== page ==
Gov. Brown should get Esquire’s Dubious Achievement Award

Oct. 17, 2012

By Wayne Lusvardi

Esquire magazine once gave out an annual Dubious Achievement Awards as a running gag for unintentional humor, but discontinued it in 2008. Esquire should revive and give it to Gov. Jerry Brown’ for his interview, titled “What I’ve Learned,” in its November issue.

Brown’s interview was not a direct pitch for his tax increase proposal on the November 6 election ballot, Proposition 30.  Instead, Brown and his public relations handlers tried to project a slick image of coolness and hip moral superiority. They hoped this would impress jet set college age voters who read Esquire to indirectly consider voting for Brown’s tax increase by identifying with his countercultural lifestyle and values. And what better person could there be to create an image with the youth culture than Brown, who never entirely left that culture himself?

Brown’s answers to interview questions seem highly scripted by political handlers to give young, idealistic and impressionable voters what they want to hear. Wat else can we call Brown’s interview but unintended humor?

Let’s consider how dubious Brown’s interview statements with Esquire are.

Brown: “There’s not a difficulty to having an insider’s knowledge and an outsider’s mind. The more you understand, the better off you are.”

When Brown came into government in the 1970s, he was considered an outsider who wanted to communicate he wasn’t the typical duplicitous politician put where he was by big corporate interests.  He never lived in the governor’s mansion. He embraced the counterculture, dated pop singer Linda Ronstadt, and hung out at antiestablishment nightclubs and restaurants.  He wanted everyone to know he wasn’t into money; that he was different than other politicians because he was spiritual.

But after serving two terms as governor, we found out he was just like everyone else — a slick politician. He was better at what former U.C. Berkeley sociologist Irving Goffman called “impression management” than he was at managing any accomplishments.

In fact, he prided himself in not accomplishing anything. Psychologists call this passive aggressiveness.  His accomplishments were all negative: He stopped all new freeway development; replaced new power plants with building energy regulations that ended up causing “sick building syndrome”; appointed Supreme Court judges that the public had to kick from office; signed into law lucrative pension packages that are now bankrupting cities; delayed the airborne spraying of malathion to squelch the spread of medflies resulting in millions of dollars of crop losses; tilted court procedures in favor of defendants that resulted in voters’ retaliating with the Three Strikes Law; and he opposed Proposition 13 — then supported it after it passed. Brown was an outsider all right: he didn’t understand how to govern.

Cherry tree

Brown: “I have a cherry tree right below my deck at home. In the spring, the cherry tree has these beautiful white blossoms. Then cherries appear. Then everything falls off and the limbs have a whitish appearance. It looks like the tree is dead. But I know in a few months the blossoms will come again. And I find it somewhat encouraging that there is renewal amidst all this other stuff we’re encountering in the political realm.”

One must ask Brown: Where is the economic renewal for California after five years of managed depression, including his first two years in office?  Brown tends to believe that everything will be OK on its own.  But even cherry trees need certain nutrients to thrive.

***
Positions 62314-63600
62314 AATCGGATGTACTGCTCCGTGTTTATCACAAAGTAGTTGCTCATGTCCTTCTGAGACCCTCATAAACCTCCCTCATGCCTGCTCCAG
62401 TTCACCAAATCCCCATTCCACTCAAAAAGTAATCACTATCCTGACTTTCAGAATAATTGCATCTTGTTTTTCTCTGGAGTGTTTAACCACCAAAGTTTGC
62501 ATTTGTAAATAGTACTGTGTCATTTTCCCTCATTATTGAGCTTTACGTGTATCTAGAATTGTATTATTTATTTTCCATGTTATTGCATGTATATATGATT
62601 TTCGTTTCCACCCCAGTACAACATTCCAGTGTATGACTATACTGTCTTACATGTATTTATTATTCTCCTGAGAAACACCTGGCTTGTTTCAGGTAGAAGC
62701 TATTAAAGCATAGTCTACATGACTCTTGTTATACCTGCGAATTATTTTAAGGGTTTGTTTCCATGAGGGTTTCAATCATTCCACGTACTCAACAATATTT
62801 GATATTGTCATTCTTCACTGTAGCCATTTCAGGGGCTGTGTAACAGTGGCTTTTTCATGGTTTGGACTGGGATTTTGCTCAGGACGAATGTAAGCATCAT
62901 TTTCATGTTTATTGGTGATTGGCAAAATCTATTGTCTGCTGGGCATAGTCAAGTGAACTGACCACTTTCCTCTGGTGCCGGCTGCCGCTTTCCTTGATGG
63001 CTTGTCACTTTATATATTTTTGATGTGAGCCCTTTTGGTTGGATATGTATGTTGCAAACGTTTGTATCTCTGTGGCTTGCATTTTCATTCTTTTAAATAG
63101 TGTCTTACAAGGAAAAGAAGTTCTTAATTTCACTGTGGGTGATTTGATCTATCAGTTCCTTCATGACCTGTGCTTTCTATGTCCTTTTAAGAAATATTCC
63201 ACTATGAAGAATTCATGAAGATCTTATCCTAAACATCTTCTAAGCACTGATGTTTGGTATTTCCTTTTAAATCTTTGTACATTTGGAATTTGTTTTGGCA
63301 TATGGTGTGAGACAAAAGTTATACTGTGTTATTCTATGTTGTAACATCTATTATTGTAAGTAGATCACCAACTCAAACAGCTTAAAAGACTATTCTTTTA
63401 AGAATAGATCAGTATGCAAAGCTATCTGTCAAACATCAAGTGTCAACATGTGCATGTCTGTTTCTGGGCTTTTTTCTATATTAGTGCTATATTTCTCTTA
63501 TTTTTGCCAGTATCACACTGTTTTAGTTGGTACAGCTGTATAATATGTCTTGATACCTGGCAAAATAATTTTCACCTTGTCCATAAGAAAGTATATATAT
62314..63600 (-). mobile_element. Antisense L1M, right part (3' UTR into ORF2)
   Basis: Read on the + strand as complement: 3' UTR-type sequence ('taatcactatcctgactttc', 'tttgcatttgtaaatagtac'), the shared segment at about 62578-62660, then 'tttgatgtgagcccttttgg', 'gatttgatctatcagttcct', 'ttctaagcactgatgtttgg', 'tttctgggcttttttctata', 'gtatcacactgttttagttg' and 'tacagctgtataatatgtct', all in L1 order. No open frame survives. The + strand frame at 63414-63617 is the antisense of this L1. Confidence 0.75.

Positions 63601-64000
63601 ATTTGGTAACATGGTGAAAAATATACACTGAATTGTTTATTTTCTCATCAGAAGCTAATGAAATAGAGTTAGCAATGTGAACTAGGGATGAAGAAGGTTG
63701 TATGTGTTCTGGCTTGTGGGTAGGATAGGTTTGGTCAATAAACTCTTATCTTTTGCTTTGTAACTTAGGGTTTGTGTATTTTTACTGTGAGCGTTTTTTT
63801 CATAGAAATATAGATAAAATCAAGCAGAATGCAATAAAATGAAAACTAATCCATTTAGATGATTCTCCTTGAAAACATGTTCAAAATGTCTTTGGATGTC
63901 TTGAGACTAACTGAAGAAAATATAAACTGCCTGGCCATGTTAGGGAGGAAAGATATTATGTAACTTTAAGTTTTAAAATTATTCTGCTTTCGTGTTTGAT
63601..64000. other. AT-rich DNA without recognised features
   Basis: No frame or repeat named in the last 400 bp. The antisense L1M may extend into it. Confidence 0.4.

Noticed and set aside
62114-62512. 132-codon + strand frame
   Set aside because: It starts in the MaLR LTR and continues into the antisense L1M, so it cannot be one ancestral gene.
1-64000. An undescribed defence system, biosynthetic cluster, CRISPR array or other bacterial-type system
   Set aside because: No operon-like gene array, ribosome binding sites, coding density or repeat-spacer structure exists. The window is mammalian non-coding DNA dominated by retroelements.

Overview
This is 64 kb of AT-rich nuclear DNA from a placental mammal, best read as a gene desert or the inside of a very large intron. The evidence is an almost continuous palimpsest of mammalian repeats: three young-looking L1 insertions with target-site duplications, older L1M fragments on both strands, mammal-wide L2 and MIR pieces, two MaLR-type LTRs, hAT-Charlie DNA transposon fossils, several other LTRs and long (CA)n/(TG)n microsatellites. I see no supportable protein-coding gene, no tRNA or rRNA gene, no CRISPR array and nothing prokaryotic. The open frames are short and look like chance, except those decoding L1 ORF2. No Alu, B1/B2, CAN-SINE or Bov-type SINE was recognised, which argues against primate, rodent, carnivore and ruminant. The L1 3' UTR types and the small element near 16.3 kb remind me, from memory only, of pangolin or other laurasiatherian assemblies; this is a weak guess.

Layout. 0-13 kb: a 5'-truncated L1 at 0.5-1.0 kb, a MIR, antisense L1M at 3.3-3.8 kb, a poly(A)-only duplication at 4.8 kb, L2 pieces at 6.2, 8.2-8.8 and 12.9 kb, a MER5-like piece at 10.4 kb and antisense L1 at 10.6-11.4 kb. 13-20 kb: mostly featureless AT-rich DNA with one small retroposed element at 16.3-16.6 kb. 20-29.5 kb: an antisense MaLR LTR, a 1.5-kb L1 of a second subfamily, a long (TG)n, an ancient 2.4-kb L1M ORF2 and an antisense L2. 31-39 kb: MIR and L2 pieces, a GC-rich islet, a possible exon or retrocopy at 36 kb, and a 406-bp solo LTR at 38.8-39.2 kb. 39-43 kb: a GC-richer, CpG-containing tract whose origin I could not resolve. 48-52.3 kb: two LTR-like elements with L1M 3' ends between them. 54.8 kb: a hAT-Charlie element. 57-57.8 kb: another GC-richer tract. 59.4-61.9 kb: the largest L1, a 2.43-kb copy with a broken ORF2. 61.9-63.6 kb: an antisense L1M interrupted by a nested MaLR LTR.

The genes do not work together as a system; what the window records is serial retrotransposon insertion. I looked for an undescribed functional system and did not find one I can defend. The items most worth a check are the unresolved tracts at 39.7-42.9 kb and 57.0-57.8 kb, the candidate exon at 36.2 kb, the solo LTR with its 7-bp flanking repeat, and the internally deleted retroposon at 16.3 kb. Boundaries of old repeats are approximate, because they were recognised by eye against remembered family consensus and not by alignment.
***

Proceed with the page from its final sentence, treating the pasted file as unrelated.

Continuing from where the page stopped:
In California, government makes it so difficult for small businesses that they often die. Their demise isn’t only because of the after effects of the Mortgage Meltdown.  It is also because of regulations that have no demonstrable benefit to the public: such as perchlorate regulation or Cap and Trade used as a wealth distribution scheme.  The Mexican or Turkish grocer who moves to California with the hope of one day owning and operating a supermarket better forget such dreams under a Jerry Brown’s anti-business governorship.  Unlike George Washington, Brown should receive the “dubious achievement” award for chopping donw the cherry tree.

Brown: “It was the mysticism, the otherworldly quality that drew me toward the priesthood…. I think I’m the only governor that has actually taken vows of poverty, chastity, and obedience. These were perpetual vows–even though the pope released me from their obligation when I left the Jesuit order. But there is an experience there. Austerity is something of real value.”

Asceticism — a life of self-denial and austerity — has been historically used to give moral authority to traditionalism, nationalism, socialism, and postmodernism. Cesar Chavez was a California Catholic farm labor movement organizer. Chavez went on long fasts to gain moral authority for his cause.

Gandhi was an Indian nationalist and pacifist who took a vow of poverty.  Lenin was a Communist revolutionary and mass murderer who adopted a life of asceticism. Jerry Brown uses the façade of an ascetic, monk-like life style to gain moral authority for his postmodernist political ideology. There is nothing inherently more moral with austerity. It is a tool that can be used to make any political end or system seem morally superior.

Jerry Brown is probably California’s wealthiest governor ever. He has an undisclosed fortune in an oil trading company he inherited from his father, former Gov. Pat Brown. An oil trading company in Hong Kong was given to Brown Sr. by Indonesian generals who took over their country in a violent coup.  This was in return for Brown Sr. brokering $12 billion in U.S. loans to help nationalize oil companies.  Brown Jr.’s inherited business was lucrative because Indonesian low-sulfur crude oil could meet early clean air standards in California.